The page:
Development of tools

At this stage, the researchers drafted the items. Then, a pool of items was selected (74 items were considered suitable for the item pool). Furthermore, items that could enable structural measuring were selected. At this stage, problems related to the design and structure of the tool were identified and corrected using a pre-test. During the pre-test of the items, the nature of the tool was tested, to ensure consistency with the goal.

The pre-test was conducted by having two experts in psychometrics and nursing education read the items a few times and review them. In the pre-test, the sample should ideally be representative of the population, comprising at least 300 subjects.13 In the pre-test, unclear items or those that are poorly worded were identified and corrected. Seventy items formed the primary pool of questions. Then, in the pretest, six items were removed because they were not consistent with the objectives of the study; 64 items remained.

Tool evaluation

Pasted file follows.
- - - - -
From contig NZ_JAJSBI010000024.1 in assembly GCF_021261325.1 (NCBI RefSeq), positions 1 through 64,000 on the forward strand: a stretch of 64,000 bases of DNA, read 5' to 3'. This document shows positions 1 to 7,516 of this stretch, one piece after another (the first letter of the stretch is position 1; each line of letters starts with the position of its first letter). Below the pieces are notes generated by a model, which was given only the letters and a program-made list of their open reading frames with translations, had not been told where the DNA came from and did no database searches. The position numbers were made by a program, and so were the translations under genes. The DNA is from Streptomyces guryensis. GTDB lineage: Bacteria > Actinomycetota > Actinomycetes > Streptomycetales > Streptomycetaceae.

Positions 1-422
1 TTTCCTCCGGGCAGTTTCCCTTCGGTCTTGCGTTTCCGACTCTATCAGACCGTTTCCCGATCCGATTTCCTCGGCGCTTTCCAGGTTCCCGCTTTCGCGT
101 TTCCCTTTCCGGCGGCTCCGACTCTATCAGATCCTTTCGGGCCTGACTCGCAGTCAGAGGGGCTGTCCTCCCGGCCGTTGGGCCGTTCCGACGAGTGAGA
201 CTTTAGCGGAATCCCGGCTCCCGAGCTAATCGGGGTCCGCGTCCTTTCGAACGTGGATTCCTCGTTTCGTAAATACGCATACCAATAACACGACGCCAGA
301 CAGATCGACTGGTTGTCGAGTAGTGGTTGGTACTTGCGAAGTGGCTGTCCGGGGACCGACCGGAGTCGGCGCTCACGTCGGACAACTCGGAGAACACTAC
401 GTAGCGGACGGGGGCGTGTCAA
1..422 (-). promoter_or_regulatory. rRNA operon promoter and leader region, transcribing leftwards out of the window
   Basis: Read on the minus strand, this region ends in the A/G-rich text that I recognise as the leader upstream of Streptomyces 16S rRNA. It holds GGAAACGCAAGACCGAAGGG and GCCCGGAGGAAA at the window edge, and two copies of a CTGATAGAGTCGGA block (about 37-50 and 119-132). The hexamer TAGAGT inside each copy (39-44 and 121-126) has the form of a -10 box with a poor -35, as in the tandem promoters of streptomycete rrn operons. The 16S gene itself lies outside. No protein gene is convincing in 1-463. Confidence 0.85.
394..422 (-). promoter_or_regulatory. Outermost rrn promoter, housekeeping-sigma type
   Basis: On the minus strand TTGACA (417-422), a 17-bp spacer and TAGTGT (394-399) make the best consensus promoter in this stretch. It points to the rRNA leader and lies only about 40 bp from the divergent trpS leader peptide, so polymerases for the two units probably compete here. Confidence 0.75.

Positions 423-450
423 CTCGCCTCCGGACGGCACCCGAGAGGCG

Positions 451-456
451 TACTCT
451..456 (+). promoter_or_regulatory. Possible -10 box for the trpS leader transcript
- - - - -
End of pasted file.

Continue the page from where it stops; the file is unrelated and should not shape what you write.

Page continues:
At this stage, the tool was validated and the items analyzed. To validate the newly developed tool, face validity, content validity, and construct validity were measured.

Face validity

Face validity is determined using qualitative and quantitative methods. In terms of quality, face validity is concerned with the relevance of the tool, based on what it should seemingly determine. In terms of quantity, an impact score is used to determine face validity.14 In this study, to determine qualitative face validity, 10 nursing students were asked to comment about items’ level of difficulty and obscurity and the proportion of each item. Quantitative validity was determined by obtaining the impact score through surveys with the 10 students; the score indicated the importance of each of the questionnaire items. The subjects were asked to indicate the importance of each item on a 5-point Likert scale (from “very important” to “unimportant”).

Content validity